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Substance Abuse and Work: Talking to Your Employees

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With the rise of drug and alcohol addiction in the U.S. today, employers may wonder whether any of their employees are stuck between substance abuse and work? According to the latest statistics from National Council on Alcoholism and Drug Dependence (NCADD), more than 70 percent of drug abusers in America are employed. The most common illicit drugs abused at the workplace are marijuana, cocaine, and binge drinking. 


Substance Abuse and Work

A drug-free workplace is ideal, but we understand that substance abuse is pervasive; almost every employer may need to address substance abuse issues with employees eventually.

Many people that engage in drug and alcohol abuse might consider themselves “high functioning” drug users, this comes as a result of reaching personal and professional success despite substance abuse. However, “high functioning” does not mean healthy. Substance abuse and addiction cause damage to the users and the damage carries over to their careers also. 

Individuals who abuse drugs are not the only ones affected in the workplace. Coworkers report mental stress and an unspoken tension at work as well.


Why Reporting Substance Abuse at Work is Important?

Substance abuse and work do not mix, alcohol and drug abuse by employees cause many expensive problems for businesses including low productivity, injuries, and increased health insurance claims. Reporting substance abuse at work is a critical aspect for any organization. 

According to the U.S. Drug Test Centers, supported by SAMSHA, of the $81 billion spent per year on substance abuse in the workplace, researchers estimate that it is spent primarily on:

  • Low Attendance 
  • Healthcare costs
  • Lost productivity
  • Lower morale of coworkers
  • Job performance
  • Mental health issues

substance abuse and work

Employee substance abuse has been connected to low job autonomy, lack of job complexity, lack of control over work conditions, boredom, fatigue, sexual harassment, verbal and physical aggression, and disrespectful conduct at the workplace.


Work-Related Problems Associated with Substance Abuse

Research shows that workplace accidents skyrocket when employees are under the influence of any prescription drugs or illegal drugs. Drinking at the workplace can also prompt issues like aggravated assault and sexual battery charges, which then require the involvement of law enforcement. Other side effects of drug addiction and abuse at work can include:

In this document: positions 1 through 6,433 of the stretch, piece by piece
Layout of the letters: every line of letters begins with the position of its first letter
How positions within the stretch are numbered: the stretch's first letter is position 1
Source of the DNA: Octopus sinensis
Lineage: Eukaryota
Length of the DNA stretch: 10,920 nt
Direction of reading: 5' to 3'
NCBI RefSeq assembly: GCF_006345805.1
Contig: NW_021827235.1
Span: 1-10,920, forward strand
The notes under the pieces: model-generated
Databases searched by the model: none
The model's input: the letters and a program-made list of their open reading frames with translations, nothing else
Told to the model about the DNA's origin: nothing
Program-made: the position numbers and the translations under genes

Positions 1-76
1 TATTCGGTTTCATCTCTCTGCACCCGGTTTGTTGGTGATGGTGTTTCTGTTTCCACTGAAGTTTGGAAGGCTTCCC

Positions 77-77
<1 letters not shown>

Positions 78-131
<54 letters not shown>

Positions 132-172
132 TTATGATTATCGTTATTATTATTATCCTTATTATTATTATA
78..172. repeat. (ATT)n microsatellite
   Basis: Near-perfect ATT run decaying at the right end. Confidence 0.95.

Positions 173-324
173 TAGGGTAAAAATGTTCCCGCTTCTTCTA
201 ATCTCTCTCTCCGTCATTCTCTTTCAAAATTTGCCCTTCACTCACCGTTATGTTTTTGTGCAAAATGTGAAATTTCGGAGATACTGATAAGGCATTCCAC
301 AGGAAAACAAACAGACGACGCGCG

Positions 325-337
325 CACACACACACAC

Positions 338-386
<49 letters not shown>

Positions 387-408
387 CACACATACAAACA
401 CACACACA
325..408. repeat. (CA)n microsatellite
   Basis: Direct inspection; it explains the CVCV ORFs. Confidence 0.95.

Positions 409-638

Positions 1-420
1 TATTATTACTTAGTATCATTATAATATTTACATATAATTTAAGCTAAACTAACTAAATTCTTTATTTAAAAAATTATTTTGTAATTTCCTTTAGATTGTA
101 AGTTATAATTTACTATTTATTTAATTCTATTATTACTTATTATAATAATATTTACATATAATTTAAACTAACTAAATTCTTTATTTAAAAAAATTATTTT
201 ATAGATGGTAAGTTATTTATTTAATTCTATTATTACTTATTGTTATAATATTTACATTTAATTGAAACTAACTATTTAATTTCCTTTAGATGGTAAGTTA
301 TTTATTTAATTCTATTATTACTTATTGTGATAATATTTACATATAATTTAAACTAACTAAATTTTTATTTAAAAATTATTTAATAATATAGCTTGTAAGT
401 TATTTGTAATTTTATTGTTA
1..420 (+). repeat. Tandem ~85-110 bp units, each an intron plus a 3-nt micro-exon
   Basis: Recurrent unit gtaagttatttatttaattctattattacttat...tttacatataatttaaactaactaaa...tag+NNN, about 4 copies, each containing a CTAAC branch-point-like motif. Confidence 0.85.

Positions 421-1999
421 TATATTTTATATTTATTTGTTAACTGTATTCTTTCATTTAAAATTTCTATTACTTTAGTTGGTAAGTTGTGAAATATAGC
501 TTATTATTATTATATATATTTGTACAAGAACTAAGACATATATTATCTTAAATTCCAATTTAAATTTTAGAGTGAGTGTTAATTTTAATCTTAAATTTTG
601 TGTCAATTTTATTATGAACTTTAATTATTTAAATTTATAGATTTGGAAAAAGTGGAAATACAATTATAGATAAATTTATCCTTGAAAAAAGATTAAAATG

• Withdrawal symptoms affect job performance
  • Reduced focus or concentration
  • Needless risk-taking that affects the company
  • Illegal sale of drugs to coworkers and other illicit activities

Most people with substance use disorder hide their drug addiction problems from employers and coworkers, but the signs of a problem often show themselves regardless. Someone abusing drugs at work might behave differently from their colleagues in crucial ways. The individual in question may stay away from colleagues and companions or irrationally blame them for their mistakes. Other indicators someone is abusing drugs in the workplace may include:

  • Openly talking about financial problems
  • Poor personal appearance or hygiene
  • Complaints of failing relationships with friends and family members
  • Excessive time off, especially after getting paid


Asking for help

Many businesses also enroll in the Employee Assistance Program (EAP), a national NCADD initiative. The EAP can point addiction sufferers and their loved ones toward community resources for emotional support and treatment. Twelve-step groups like Alcoholics Anonymous and Narcotics Anonymous can also provide accountability during recovery, so former users can get and stay clean.

substance abuse and work

Employed individuals might be reluctant to take time off from work for an inpatient treatment program. However, to effectively treat your addiction you may need to take some time off from your work. If your employer finds out that you were in a treatment facility, you may be required to sign a “Return to Work Agreement” before returning to your work environment. Here’s everything you need to understand about these agreements and your rights at the workplace as an employee. 


What is a Return to Work Agreement After Substance Abuse Treatment?

According to the Job Accommodation Network, a return-to-work agreement sets stipulations that an employee must follow to keep their job when they have violated a workplace policy that would ordinarily lead to termination. These agreements are often crafted for employees who have drug and alcohol addictions that have interfered with their work performance.

In most cases, substance use that interferes with work performance is seen as a temporary problem that can be addressed with treatment. To make the most of your RWA, you must engage in treatment and follow-up care after rehab. Once you complete rehab, it is important to involve yourself in aftercare programs, including support groups and individual counseling. 



If you are in California and are looking for a nearby rehab program, Pacific Sands Recovery Center is your best bet. We are a team of trained medical professionals who are here to help you with substance abuse treatment. If the whole process of confronting your employer and admitting your addiction problem to them, seems overwhelming, you can contact Pacific Sands Recovery and have a care coordinator guide you through the process. Give us a call today at  949-426-7962.

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